Rather than set aside knowledge of her family’s role in Prince Edward’s massive resistance, author Kristen Green writes Something Must Be Done… as a blend of her family’s history, the history of the town she grew up in, and a retelling of the events surrounding the creation of the county’s segregation academy. Though her efforts to set herself apart from her family’s history seem slightly overzealous at times, Green is not afraid to ask important and necessary questions, both of herself and the people around her.

One frustration I often have with historical nonfiction is a lack of connection between past and present, so I was pleasantly surprised to see Green highlighting the structural inequality in Richmond’s public school system—a truth I see reflected in my own Richmond neighborhood each day. While I would have loved to see the present-day examples expanded upon, particularly to include parallels between segregation academies and the modern voucher system, that topic has more than enough material for a book of its own. Recognizing that, Green finds balance in noting how problems of the past contribute to similar issues today while staying true to the focus of her book.

Both carefully researched and thoughtfully written, Something Must Be Done About Prince Edward County is a timely look at a shrouded history from some of our country’s darkest days.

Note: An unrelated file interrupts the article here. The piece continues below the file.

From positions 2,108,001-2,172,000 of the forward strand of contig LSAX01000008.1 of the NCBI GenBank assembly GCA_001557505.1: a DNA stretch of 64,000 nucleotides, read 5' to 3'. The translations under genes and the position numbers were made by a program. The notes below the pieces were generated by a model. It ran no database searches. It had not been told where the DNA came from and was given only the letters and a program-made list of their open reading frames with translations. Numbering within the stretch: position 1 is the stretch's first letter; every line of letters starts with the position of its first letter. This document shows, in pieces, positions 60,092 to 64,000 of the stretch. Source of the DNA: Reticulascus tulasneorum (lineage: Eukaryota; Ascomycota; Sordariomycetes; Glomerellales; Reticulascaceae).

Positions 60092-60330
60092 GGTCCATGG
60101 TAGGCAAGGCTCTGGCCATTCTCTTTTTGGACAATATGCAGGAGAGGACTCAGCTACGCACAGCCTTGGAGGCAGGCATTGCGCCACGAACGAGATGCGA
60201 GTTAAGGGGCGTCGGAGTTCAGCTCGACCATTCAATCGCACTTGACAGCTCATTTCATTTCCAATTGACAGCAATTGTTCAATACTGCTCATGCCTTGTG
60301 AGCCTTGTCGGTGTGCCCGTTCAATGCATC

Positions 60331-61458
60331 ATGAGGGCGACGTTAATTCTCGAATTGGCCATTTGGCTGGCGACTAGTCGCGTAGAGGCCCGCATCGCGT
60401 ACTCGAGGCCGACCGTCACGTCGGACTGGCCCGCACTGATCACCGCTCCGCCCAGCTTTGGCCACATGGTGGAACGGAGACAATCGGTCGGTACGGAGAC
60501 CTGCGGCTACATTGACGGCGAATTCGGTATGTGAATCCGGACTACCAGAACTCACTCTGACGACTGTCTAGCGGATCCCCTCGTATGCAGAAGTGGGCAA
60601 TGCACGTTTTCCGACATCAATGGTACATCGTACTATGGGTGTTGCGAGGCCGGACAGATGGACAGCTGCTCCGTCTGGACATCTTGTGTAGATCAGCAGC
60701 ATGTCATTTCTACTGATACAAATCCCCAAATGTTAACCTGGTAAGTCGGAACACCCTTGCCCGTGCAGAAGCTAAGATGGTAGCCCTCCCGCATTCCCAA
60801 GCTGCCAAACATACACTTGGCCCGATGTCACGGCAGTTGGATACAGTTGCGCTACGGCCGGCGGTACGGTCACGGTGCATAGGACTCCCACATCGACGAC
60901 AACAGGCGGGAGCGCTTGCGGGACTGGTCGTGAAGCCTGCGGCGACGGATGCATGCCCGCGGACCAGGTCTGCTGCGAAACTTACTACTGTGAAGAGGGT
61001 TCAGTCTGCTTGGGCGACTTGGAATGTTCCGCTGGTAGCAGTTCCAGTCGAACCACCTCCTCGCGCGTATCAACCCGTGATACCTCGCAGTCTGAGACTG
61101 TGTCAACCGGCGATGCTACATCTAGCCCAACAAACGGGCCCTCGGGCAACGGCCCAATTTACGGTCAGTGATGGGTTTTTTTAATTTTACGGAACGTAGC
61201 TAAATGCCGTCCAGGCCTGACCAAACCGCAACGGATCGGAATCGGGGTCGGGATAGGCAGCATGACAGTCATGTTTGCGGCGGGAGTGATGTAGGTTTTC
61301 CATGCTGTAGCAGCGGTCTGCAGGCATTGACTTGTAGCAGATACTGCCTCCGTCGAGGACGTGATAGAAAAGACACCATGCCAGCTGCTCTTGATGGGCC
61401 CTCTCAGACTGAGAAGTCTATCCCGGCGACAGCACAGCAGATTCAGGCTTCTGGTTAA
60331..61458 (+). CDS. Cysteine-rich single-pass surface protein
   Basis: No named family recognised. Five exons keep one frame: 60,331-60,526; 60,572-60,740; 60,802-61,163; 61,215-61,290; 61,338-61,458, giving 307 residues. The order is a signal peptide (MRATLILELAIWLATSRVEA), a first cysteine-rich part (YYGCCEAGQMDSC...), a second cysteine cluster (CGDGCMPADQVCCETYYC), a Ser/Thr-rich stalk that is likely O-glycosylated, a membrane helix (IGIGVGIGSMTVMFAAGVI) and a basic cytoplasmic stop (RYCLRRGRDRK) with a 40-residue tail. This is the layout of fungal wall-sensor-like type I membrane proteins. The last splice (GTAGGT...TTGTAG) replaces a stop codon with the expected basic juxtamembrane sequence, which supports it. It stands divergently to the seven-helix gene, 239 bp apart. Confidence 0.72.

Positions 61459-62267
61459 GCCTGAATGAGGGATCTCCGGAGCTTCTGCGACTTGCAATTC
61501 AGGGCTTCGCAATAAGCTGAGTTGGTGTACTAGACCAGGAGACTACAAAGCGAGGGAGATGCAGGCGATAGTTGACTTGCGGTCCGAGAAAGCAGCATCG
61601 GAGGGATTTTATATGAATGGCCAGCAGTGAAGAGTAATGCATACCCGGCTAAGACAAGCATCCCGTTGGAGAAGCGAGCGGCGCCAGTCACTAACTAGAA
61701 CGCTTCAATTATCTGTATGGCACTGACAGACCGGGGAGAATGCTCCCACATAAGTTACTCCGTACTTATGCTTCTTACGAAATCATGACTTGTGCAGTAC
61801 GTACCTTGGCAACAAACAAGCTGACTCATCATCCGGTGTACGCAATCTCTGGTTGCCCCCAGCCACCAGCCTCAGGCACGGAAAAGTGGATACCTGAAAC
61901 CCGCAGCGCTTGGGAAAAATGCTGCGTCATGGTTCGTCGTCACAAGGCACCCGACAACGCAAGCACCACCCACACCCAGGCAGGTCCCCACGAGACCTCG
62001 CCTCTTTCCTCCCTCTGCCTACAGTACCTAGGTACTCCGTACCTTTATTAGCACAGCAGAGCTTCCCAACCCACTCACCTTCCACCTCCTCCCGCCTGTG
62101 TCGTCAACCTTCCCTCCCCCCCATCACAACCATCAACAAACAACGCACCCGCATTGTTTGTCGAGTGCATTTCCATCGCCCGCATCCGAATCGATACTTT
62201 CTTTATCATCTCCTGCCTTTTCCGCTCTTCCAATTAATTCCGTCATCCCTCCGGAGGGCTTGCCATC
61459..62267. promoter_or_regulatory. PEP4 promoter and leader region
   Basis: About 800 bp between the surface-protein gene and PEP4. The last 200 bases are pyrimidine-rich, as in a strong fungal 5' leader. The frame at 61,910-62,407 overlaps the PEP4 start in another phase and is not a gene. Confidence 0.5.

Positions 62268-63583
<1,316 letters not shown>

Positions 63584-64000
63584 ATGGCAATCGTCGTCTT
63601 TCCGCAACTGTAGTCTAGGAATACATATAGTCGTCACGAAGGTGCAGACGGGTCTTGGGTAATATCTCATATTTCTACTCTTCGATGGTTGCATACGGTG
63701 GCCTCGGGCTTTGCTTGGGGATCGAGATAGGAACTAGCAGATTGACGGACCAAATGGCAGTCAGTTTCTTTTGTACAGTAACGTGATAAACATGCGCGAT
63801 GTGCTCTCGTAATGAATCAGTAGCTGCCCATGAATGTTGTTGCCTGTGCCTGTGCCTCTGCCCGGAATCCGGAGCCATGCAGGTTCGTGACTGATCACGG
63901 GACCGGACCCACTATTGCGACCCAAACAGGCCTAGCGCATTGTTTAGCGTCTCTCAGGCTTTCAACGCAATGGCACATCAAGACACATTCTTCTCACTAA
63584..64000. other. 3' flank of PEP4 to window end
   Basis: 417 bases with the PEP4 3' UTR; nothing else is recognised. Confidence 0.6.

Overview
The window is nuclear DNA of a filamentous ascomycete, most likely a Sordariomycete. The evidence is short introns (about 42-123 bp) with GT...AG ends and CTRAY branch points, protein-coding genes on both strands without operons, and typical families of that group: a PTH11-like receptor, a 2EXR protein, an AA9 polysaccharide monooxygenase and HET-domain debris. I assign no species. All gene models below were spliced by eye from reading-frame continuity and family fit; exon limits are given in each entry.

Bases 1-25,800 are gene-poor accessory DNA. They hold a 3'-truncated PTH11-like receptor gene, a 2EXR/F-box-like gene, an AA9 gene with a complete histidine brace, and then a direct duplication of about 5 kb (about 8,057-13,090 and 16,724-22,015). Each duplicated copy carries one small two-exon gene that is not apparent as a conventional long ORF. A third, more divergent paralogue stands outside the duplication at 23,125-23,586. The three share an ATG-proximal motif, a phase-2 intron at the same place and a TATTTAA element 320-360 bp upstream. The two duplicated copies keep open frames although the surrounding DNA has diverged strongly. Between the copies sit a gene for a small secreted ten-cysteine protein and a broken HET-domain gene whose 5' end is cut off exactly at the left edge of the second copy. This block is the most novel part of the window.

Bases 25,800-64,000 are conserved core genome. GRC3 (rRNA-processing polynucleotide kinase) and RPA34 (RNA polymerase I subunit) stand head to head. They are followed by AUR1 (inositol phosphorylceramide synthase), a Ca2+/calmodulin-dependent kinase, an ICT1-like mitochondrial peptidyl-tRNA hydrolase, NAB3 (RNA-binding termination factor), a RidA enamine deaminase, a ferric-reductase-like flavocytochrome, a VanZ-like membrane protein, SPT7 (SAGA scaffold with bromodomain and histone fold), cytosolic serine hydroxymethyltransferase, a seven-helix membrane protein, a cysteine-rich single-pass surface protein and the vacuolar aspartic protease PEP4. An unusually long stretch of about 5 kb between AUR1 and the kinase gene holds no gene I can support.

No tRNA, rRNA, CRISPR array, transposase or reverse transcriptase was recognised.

More at rivercityreading.com. ( )
  rivercityreading | Aug 10, 2015 |
And yet NOTHING was done in Prince Edward County, Virginia - NOTHING to educate black students for four years, from 1960 - 1964, as white supremacists shut down the public schools rather than educating all children together. In Farmville, home of the author, this disgraceful, illegal, shameful chapter in American history has only one hero: Barbara Rose Johns, who led a walkout of black students to protest the appalling conditions in their stable-like school.

Kristen Green, reporter, is in an awkward situation - she benefited from Brown v Board of Education when her grandfather and other town "leaders" founded Prince Edward Academy, a private "academy" for white students. Now grown, returned back to Farmville as a parent married to a bi-racial man, she sets about speaking to residents and family about the events of 60 years ago, and it still ain't pretty.

Quotes: "Kenneth B. Clark wrote a brief explaining the psychological harm to black children from living in what was essentially a caste system, suggesting that segregation creates a feeling of inferiority and humiliation that leads to self hatred and the rejection of their own race."

"People reveal their racist beliefs in Farmville the way they do in towns across America: when they are comfortable, when they think they are among like-minded people, particularly when they have a glass of alcohol in hand."

"A teacher told her students that buses were integrated not because of Rosa Parks but because white women wanted their maids back and were tired of being inconvenienced by the Montgomery bus boycott."

"We do not oppose education for Negroes. We just oppose integrated education."